Network life time of phone battery: generic mesh topology versus SOS


What makes her research exceptional is of the hundred papers she reviewed in detail for her research on the subject of citizen-based communications, only twenty-one look into the problem of phone batteries and none look at participation fairness. “This came as a surprise to me and made me even more determined to develop a socially fair communication system.”, remarks Banerjee. Her quest was not without a struggle.

Out of the box

It was difficult to gain access to actual data during disasters. “How many messages are going out in a disaster situation depends per event and population size and that makes it difficult to develop a system that works effectively in every situation. I had to make assumptions on the amount of connections phones are making, since they affect the battery life,” explains Banerjee. Another challenge was to work with the fact that there often is no electricity to charge the phones and she had to ensure that also old phone models would be able to use the emergency communication system. Banerjee: “These challenges forced me to think out of the box, but eventually resulted in a flexible and adaptive system that can be used by all.” The SOS system strives towards the creation of a collective public good and its fair use. In an emergency, the system design should not lead to a discriminatory bias against people with less battery charge and related communication resources. In this project fairness is defined in the sense of equity and social justice.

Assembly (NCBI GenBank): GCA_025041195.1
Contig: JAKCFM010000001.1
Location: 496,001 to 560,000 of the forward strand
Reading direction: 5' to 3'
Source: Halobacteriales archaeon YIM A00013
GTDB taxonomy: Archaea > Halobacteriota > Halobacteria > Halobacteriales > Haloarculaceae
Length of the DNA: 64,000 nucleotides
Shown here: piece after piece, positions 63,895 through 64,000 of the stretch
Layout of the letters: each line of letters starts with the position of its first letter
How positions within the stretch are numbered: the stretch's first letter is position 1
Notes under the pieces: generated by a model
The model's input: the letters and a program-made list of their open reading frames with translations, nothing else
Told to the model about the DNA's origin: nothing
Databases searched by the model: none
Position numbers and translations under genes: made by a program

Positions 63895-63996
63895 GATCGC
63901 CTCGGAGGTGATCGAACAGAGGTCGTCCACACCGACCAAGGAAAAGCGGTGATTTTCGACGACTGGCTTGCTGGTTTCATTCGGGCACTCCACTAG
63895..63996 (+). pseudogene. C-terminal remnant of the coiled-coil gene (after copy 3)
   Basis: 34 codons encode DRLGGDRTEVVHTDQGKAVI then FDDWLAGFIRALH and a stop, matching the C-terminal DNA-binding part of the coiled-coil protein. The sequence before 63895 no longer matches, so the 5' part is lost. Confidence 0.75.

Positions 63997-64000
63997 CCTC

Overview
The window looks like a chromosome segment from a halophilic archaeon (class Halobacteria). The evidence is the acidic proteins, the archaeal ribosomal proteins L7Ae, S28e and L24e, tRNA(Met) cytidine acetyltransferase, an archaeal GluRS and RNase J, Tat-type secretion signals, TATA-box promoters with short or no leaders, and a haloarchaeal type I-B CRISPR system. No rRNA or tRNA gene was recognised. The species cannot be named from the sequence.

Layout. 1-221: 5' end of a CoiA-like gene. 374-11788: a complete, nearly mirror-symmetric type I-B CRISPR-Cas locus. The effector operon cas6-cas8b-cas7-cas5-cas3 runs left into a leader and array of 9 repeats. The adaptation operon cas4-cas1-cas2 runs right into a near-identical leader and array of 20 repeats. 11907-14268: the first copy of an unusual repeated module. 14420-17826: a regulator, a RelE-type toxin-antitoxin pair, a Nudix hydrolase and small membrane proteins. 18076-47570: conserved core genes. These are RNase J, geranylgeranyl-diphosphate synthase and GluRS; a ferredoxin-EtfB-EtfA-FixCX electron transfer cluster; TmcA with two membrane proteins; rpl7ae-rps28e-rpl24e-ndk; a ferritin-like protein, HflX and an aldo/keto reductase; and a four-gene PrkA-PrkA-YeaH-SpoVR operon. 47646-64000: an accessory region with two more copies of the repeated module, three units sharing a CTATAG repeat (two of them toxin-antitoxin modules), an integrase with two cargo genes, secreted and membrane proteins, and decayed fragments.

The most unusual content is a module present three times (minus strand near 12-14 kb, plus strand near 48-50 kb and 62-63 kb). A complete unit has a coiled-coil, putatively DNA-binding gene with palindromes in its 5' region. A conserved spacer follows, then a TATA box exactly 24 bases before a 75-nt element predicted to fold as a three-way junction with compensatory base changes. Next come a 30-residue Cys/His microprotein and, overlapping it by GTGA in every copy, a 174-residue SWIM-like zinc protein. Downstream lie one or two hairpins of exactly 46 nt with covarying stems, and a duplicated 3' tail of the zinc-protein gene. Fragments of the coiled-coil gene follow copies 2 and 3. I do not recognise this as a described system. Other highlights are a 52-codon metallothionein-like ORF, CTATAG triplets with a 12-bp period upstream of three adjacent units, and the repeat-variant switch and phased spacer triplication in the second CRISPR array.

The next step is to develop the actual app so that the SOS emergency communication system can be tested in real life. Banerjee together with other researchers is now seeking cooperation with international humanitarian aid agencies. “It feels good to contribute to the empowerment of disaster struck communities and I am proud that the SOS system can help solve one of the grand challenges of humanitarian aid,” beams Banerjee.